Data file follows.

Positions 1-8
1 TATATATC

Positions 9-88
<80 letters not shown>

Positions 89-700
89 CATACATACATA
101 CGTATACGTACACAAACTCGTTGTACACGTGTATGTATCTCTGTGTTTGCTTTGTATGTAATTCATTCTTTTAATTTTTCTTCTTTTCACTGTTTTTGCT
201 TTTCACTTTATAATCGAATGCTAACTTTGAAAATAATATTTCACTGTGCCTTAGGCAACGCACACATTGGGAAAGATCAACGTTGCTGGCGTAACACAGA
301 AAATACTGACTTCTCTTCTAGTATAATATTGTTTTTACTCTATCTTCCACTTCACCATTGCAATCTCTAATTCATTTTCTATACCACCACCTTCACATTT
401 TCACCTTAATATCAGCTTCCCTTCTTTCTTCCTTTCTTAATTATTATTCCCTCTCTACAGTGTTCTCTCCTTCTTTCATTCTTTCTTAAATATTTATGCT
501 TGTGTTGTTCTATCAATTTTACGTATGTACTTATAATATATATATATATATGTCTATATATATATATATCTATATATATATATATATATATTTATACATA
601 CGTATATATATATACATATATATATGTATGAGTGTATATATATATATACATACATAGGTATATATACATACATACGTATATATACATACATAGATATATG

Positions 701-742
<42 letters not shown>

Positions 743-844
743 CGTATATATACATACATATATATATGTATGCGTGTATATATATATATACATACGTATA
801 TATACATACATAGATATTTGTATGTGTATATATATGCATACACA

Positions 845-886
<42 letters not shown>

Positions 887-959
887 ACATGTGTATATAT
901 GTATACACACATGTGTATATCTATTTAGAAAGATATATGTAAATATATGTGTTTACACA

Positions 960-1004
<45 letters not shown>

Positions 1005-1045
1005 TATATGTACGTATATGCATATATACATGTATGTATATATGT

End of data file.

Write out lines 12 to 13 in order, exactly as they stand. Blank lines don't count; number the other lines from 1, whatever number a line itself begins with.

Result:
601 CGTATATATATATACATATATATATGTATGAGTGTATATATATATATACATACATAGGTATATATACATACATACGTATATATACATACATAGATATATG

Positions 701-742